and icy cars, the vernal equinox provides a glimpse at the budding days ahead. For centuries the beauty of the Hudson Valley has been admired by tourists, artists and writers alike; a noteworthy example of the latter is John Burroughs. Throughout his career as a naturalist, essayist and poet, Burroughs penned often about the environment around him. Though his poems were not seen as comparable to his contemporary, Walt Whitman, Burroughs’ poetry were often inspired by his appreciation for birds, plants and the natural world. So as we “hear the geese honking” and see that “the river ice is drifting'' let it be known that after a long winter, Burroughs’ idea of the “March glee” seems to finally be falling upon the region’s residents.(1)

In a writing cabin he called “Slabsides,” John Burroughs spent a significant amount of time being guided in inspiration for his essays and poetry. Born in 1837, the Catskills native purchased himself a nine-acre property in the Esopus, NY hamlet called West Park.(2) As he grew prominence through his naturalist essays, the property became a popular place to visit for other admirers of nature and intellectual contemporaries. Visitors such as Walt Whitman easily saw the beauty of

Figure 2: Slabsides, John Burroughs' cabin in West Park, NY. Photo by Wikipedia user [ Bikeable], 23-Oct-2005.

Burroughs’ Hudson Valley property; Whitman himself describing the place as “the handsome, roomy, honeysuckle-and-rose-embowered cottage of John Burroughs.”(3) Today, Hudson Valley tourists and nature enthusiasts have the opportunity to roam the same inspiring grounds as Burroughs. The John Burroughs Association established a 200-acre nature sanctuary on the parcel of land that presently still includes John Burroughs' writing studio, Slabsides.

When reading the works of John Burroughs, there is little doubting his musing of the Hudson Valley. In his poem, “March Glee,” Burroughs immortalizes the magic of springtime in the region. Residents of the area are sure to recall the honks of geese as the weather starts to break, the sweet smell of early blooms wafting in the air, and the swarm of life that cheerfully awakens from the snowmelt. Though it has been over a hundred years since John Burroughs passed away, his

Figure 3: John Burroughs Black Creek Trail by Michael Knutson,

writings of the Hudson Valley provide a connection to the past. The Hudson Valley’s natural beauty remains prominent in the memories of those that know it. While poetry is not always seen as a source of history, in the case of John Burroughs, he reflects on his world as he knew it. Reading his lyrical lines may spark a memory of the Hudson Valley within a person’s own personal history; because like it was for Burroughs, the natural beauty of the Hudson Valley is undeniable.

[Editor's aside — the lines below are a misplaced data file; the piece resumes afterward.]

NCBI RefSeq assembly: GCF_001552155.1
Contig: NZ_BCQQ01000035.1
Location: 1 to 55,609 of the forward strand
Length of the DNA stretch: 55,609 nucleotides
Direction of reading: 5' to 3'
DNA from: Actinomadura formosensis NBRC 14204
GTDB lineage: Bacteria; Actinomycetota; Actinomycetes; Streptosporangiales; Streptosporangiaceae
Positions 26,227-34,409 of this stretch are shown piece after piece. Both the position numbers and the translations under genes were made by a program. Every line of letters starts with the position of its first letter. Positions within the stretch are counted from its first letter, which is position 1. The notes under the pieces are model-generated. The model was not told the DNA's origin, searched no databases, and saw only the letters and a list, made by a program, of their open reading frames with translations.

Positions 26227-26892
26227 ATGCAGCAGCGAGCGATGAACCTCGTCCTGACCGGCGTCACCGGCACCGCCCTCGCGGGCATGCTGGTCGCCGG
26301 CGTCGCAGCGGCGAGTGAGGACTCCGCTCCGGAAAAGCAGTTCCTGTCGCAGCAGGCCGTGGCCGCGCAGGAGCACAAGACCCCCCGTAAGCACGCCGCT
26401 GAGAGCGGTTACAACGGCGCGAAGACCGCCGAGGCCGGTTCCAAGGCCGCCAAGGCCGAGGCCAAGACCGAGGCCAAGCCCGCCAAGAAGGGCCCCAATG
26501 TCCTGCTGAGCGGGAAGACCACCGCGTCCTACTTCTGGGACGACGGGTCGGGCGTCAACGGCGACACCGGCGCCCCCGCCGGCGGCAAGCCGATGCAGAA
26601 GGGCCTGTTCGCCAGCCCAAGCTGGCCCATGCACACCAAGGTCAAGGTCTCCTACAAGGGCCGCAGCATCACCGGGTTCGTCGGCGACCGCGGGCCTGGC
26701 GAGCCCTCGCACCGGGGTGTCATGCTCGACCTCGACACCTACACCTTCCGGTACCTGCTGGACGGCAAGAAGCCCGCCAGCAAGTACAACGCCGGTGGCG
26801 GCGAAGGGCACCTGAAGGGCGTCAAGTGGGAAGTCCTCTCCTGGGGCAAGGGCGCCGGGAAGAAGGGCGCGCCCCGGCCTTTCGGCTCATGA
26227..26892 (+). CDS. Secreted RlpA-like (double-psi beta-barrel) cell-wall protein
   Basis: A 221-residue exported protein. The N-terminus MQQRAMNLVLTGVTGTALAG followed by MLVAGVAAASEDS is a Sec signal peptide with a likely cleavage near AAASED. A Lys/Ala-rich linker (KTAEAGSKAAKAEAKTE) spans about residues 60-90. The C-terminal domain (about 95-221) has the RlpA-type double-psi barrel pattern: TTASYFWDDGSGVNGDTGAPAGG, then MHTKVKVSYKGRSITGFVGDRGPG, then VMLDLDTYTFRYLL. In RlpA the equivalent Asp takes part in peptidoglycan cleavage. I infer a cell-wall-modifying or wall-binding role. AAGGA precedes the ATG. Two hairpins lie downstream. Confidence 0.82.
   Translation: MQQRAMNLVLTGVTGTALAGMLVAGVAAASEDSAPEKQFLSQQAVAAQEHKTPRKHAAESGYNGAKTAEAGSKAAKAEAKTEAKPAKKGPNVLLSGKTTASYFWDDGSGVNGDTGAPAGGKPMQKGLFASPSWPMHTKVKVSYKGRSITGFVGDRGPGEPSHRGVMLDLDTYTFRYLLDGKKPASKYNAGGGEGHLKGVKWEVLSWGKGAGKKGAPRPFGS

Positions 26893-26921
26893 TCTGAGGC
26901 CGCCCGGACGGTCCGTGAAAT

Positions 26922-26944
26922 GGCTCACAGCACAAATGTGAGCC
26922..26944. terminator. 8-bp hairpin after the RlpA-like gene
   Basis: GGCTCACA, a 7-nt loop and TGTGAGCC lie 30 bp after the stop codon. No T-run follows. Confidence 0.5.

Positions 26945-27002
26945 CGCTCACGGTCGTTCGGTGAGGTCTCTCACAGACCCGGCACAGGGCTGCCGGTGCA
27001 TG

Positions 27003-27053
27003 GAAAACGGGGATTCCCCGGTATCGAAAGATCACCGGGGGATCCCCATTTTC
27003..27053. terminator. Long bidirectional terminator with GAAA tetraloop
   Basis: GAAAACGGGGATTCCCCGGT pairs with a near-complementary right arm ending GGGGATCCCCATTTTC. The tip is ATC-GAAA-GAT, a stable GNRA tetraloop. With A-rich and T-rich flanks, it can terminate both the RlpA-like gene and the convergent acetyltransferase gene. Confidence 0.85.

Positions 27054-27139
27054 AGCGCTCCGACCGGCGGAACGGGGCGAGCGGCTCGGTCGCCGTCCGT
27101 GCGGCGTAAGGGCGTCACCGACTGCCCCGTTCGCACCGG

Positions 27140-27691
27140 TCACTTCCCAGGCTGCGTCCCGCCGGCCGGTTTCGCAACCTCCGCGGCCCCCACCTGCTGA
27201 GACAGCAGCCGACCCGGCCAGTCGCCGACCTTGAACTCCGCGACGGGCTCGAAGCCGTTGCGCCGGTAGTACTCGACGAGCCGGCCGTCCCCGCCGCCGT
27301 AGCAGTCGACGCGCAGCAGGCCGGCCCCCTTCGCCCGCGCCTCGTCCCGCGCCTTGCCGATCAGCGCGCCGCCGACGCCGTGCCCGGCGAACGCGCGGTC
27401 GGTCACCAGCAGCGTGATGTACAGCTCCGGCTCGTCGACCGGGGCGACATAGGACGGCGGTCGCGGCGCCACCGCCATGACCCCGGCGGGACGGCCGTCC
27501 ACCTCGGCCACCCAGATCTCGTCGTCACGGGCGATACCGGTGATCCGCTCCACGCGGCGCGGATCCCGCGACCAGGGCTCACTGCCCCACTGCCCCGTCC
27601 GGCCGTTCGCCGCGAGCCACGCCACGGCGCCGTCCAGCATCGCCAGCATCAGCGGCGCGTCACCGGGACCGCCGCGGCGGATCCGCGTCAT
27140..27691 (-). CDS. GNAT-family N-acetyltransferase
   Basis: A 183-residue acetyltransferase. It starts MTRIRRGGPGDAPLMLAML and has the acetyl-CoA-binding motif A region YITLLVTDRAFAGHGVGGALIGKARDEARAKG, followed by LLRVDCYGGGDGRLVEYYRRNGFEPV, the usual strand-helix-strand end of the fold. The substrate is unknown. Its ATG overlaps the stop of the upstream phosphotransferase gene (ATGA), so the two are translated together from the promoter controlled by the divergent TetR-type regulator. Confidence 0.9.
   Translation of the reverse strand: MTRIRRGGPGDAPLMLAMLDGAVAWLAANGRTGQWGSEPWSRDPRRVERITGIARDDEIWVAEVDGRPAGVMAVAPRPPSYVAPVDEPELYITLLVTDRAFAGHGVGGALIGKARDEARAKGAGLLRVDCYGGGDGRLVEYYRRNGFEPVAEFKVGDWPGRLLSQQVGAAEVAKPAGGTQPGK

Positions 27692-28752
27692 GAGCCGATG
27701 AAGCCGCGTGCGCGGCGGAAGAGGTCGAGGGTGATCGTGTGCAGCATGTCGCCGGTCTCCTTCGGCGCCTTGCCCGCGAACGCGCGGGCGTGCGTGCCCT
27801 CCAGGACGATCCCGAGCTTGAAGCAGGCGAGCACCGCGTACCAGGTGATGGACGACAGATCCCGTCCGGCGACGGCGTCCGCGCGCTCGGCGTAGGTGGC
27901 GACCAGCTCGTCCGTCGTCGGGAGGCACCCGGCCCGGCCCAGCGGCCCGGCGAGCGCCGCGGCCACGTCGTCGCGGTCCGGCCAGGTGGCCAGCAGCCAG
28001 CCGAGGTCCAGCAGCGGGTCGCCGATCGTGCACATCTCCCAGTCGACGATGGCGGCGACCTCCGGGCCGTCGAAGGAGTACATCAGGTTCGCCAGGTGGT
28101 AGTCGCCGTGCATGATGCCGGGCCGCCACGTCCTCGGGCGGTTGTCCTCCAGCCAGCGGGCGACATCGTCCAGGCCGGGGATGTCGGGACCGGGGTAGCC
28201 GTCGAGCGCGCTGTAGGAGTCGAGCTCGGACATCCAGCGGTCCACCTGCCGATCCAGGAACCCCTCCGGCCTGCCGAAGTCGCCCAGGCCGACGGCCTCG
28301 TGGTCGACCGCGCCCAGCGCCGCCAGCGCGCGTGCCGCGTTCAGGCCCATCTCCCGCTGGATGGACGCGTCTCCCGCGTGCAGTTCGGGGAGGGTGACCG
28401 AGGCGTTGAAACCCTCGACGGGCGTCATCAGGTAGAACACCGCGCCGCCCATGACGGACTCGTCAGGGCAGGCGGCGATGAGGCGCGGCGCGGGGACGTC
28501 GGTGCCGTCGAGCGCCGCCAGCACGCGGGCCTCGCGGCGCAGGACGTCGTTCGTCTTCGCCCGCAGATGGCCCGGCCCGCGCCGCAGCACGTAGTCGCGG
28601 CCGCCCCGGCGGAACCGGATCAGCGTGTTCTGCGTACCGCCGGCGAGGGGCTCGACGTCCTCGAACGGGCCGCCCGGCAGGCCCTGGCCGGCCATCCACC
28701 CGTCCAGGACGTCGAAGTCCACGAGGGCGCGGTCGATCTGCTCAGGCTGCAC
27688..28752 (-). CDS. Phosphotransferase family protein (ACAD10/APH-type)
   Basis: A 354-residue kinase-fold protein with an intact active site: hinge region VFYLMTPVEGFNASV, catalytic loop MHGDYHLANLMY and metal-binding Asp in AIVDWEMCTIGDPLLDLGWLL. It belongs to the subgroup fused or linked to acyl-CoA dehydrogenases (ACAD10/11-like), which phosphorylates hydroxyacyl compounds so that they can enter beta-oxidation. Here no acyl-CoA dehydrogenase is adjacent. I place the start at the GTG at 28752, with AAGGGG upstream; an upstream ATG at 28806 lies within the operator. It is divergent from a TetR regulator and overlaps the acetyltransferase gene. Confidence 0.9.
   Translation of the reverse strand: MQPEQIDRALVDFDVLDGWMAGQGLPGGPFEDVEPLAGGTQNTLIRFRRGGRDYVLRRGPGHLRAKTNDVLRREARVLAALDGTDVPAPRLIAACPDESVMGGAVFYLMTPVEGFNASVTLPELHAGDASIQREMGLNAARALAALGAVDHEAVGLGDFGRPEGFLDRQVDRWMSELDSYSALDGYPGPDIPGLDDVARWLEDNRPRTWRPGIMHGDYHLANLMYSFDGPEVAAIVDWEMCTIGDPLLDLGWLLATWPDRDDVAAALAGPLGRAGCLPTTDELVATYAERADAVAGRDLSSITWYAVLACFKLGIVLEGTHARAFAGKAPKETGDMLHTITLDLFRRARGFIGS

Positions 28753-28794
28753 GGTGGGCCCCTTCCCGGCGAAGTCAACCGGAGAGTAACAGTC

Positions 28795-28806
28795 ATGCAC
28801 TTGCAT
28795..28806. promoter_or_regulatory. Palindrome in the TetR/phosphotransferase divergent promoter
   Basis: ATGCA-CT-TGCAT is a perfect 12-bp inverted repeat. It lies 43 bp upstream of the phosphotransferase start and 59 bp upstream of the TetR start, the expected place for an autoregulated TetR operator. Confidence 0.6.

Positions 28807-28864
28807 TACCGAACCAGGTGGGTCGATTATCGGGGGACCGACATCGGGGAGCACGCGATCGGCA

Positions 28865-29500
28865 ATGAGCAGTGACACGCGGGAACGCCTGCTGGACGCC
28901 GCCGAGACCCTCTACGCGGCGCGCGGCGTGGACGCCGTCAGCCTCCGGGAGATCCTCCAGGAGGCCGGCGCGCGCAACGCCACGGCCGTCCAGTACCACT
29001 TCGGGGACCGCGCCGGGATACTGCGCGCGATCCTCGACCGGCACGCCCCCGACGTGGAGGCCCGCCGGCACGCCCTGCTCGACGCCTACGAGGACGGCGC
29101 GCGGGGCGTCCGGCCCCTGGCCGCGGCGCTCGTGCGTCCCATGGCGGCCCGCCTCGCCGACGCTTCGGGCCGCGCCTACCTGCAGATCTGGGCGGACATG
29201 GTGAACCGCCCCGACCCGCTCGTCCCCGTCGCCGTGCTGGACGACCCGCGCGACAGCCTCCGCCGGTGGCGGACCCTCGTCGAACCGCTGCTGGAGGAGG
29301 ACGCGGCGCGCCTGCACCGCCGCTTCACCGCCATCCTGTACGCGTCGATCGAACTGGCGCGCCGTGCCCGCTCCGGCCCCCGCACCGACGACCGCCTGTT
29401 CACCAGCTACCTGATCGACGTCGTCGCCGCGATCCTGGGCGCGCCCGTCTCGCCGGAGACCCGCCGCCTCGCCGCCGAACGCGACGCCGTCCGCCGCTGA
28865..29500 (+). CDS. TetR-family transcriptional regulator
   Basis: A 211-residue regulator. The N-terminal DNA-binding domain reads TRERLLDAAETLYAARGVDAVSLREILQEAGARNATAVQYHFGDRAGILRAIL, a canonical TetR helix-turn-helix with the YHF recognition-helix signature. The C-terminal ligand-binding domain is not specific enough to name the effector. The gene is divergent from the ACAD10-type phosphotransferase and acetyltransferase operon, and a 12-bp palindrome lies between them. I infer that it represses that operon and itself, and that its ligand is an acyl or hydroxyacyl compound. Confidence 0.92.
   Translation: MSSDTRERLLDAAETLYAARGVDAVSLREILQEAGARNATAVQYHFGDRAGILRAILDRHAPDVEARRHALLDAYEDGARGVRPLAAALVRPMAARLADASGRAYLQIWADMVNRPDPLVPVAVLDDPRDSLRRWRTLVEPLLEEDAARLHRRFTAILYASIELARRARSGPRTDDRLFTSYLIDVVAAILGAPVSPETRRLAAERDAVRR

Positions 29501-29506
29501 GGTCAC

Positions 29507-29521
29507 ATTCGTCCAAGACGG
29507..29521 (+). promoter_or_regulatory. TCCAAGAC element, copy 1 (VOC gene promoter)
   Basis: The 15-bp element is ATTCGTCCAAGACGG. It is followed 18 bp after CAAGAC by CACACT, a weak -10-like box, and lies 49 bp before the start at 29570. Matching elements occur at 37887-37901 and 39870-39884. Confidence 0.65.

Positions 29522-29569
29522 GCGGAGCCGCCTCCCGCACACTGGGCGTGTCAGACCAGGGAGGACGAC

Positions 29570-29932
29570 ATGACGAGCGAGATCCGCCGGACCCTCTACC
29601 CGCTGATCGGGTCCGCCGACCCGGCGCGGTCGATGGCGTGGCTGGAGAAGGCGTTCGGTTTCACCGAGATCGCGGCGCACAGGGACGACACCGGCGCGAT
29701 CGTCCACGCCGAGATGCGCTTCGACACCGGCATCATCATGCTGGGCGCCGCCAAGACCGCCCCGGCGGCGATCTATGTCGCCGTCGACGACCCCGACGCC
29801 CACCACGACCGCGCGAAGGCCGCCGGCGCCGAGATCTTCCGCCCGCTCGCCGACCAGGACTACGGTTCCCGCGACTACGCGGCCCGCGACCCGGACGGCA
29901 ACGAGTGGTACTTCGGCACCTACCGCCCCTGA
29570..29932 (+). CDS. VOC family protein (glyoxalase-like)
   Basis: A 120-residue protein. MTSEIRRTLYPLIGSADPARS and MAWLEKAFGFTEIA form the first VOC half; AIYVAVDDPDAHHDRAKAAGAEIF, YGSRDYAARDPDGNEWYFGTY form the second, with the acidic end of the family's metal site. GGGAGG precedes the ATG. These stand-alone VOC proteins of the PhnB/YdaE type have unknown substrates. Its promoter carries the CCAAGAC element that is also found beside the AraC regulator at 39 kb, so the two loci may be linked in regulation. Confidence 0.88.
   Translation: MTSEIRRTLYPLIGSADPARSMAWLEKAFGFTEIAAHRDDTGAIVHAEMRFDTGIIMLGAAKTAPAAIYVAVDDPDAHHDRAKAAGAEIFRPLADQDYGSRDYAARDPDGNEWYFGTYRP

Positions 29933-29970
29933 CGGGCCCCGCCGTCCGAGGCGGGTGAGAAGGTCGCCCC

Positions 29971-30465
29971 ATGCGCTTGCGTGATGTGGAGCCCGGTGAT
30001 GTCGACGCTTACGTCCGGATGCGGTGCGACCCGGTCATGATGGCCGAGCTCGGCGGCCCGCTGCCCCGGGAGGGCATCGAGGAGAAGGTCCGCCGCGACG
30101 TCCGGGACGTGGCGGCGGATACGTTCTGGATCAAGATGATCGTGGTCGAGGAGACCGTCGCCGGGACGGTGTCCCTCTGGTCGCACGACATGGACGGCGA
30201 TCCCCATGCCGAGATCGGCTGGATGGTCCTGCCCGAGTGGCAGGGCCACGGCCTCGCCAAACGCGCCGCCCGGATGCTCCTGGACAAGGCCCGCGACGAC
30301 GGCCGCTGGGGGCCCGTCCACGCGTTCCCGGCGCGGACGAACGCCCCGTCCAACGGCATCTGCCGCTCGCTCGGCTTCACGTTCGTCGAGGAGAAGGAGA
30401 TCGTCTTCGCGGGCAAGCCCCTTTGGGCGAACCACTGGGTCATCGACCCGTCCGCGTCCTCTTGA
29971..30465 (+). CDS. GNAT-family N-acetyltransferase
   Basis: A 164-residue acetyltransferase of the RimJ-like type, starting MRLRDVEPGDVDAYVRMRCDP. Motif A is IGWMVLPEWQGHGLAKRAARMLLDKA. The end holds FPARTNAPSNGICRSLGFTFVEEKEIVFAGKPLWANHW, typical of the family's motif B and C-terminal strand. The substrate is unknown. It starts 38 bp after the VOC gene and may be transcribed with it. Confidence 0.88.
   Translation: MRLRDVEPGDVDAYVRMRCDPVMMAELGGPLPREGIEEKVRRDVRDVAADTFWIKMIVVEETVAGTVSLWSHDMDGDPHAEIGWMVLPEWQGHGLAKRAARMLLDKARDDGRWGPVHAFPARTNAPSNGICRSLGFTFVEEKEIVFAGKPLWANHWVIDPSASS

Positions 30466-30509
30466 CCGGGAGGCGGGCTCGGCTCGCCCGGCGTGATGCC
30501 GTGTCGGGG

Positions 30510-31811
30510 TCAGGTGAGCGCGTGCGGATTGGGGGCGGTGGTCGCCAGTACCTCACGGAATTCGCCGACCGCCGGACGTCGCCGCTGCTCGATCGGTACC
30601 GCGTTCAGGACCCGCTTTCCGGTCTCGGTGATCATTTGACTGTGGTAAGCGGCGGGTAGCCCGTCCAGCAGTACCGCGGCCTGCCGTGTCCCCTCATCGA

(1) John Burroughs, “March Glee” in Bird and Bough (Boston and New York: The Riverside Press, 1906), 10-11.
(2) “John Burroughs’ Slabsides, John Burroughs Association, accessed March 13, 2022,
(3) “Poetry of the Hudson River,” Vassar Archives and Special Collections Library, Paul Kane, accessed March 13,2022,

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Updated: Feb 25, 2022

by: Heather Adams

Old Revolutionary House & church photos by: David Longendyke

Sojourner Truth Portrait: credit below (6)


postcard of the tavern.. It has been said to be “part of” the Underground Railroad

As the Sunday morning sun reflected on the Hudson River, nineteenth century church goers made their way to one of the many places of worship in the Hudson Valley. The Low Dutch Church of Klyne Esopus opened its doors to anyone who wished to attend and eventually came to be known as the Klyne Esopus Dutch Reformed Church in Esopus, NY. However, as the white parishioners took their seats in the lower pews, the enslaved people who accompanied them were sent up the narrow stairs to sit in the gallery. Fascinatingly, one of the biggest voices of the abolition movement, Sojourner Truth, may have been brought to attend worship services at the Klyne Esopus Dutch Reformed Church by Martinus Scryver, one of the people who enslaved her. Known at the time as Isabella Baumfree, Sojourner Truth– had she gone with Scryver to the church– would have attended services in the original church building as the building that stands today was not built until 1827(1). It is unclear whether the first Klyne Esopus Dutch Reformed Church building had slave galleries, but often times slave galleries were small, cramped and stuffy. Unbeknownst to many present day Hudson Valley residents and tourists, these galleries still exist as some of the architectural evidence– along with segregated cemeteries such as the Pine Street African Burying Ground in Kingston, N.Y. and the Philipsburg Manor in Sleepy Hollow, NY among others– of the region’s history with slavery.